Dust covered northern China in the last week of March during some of the worst dust storms to hit the region in a decade. The dust obscuring Chinas Inner Mongolian and Shanxi Provinces on March 24, 2002, is compared with a relatively clear day (October 31, 2001) in these images from the Multi-angle Imaging SpectroRadiometers vertical-viewing (nadir) camera aboard NASAs Terra satellite. Each image represents an area of about 380 by 630 kilometers (236 by 391 miles).
In the image from late March, shown on the right, wave patterns in the yellowish cloud liken the storm to an airborne ocean of dust. The veil of particulates obscures features on the surface north of the Yellow River (visible in the lower left). The area shown lies near the edge of the Gobi desert, a few hundred kilometers, or miles, west of Beijing. Dust originates from the desert and travels east across northern China toward the Pacific Ocean. For especially severe storms, fine particles can travel as far as North America.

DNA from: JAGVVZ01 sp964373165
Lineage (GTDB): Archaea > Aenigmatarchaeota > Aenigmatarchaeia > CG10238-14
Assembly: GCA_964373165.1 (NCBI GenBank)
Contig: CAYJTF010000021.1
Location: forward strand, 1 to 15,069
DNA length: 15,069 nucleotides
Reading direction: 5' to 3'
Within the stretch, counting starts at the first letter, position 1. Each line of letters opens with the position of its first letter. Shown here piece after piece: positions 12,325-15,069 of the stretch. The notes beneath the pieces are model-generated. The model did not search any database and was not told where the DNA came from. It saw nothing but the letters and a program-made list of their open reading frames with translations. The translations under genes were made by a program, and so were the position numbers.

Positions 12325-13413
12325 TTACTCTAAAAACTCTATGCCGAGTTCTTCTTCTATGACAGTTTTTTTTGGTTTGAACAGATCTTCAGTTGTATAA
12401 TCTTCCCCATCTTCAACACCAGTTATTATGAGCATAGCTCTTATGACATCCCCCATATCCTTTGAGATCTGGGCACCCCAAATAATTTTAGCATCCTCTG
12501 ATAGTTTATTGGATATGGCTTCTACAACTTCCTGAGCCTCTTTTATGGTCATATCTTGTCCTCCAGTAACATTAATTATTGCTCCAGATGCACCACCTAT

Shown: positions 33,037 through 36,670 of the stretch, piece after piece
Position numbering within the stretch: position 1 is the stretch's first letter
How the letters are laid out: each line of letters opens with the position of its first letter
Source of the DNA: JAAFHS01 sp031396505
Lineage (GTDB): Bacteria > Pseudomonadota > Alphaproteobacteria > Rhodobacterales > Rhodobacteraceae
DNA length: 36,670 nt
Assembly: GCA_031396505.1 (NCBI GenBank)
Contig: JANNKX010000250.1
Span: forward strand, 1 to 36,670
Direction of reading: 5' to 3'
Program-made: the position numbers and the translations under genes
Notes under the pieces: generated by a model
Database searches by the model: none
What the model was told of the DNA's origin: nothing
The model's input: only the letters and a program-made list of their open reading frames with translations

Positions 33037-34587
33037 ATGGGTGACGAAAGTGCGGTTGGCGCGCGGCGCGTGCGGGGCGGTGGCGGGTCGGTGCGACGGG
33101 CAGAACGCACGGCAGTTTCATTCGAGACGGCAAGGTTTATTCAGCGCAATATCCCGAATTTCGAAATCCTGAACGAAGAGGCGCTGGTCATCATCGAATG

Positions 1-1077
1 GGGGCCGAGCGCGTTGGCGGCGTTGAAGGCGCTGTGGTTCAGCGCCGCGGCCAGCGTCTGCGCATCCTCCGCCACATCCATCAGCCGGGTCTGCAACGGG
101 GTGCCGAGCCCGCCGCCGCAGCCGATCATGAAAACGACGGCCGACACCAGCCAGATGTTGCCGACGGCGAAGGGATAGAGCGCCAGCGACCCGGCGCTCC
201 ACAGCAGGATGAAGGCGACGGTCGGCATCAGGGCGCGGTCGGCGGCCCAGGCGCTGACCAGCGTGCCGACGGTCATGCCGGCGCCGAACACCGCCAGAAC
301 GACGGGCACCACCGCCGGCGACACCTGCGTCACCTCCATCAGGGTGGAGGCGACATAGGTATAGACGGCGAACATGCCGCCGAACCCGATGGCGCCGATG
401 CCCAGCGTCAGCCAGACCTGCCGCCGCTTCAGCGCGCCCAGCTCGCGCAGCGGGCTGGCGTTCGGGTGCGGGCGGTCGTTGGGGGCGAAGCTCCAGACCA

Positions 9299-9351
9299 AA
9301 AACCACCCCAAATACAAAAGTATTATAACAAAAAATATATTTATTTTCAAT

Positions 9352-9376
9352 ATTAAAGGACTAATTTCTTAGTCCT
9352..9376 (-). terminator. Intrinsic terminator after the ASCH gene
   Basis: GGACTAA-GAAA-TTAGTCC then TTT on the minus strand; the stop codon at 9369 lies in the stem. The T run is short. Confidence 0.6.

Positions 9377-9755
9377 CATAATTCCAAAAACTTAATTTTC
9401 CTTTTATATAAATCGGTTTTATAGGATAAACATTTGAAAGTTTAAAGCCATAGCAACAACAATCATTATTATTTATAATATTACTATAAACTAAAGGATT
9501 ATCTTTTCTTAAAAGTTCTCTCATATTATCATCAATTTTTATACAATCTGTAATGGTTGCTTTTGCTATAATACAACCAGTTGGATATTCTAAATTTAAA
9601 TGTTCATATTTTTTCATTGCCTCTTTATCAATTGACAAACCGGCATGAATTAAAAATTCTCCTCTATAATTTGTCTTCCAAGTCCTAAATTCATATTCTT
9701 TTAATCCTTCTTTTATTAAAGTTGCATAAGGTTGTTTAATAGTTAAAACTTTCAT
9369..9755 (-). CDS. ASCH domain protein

The Multi-angle Imaging SpectroRadiometer, built and managed by NASA's Jet Propulsion Laboratory, Pasadena, Calif., is one of five Earth-observing instruments aboard the Terra satellite, launched in December 1999. The instrument acquires images of Earth at nine angles simultaneously, using nine separate cameras pointed forward, downward and backward along its flight path. The change in reflection at different view angles affords the means to distinguish different types of atmospheric particles, cloud forms and land surface covers.
March often brings an increase in dust storms to East Asia, and 2008 proved no exception. In early March 2008, the characteristic “yellow dust” from the Gobi Desert blew eastward over the Beijing region, the Yellow Sea, and North and South Korea.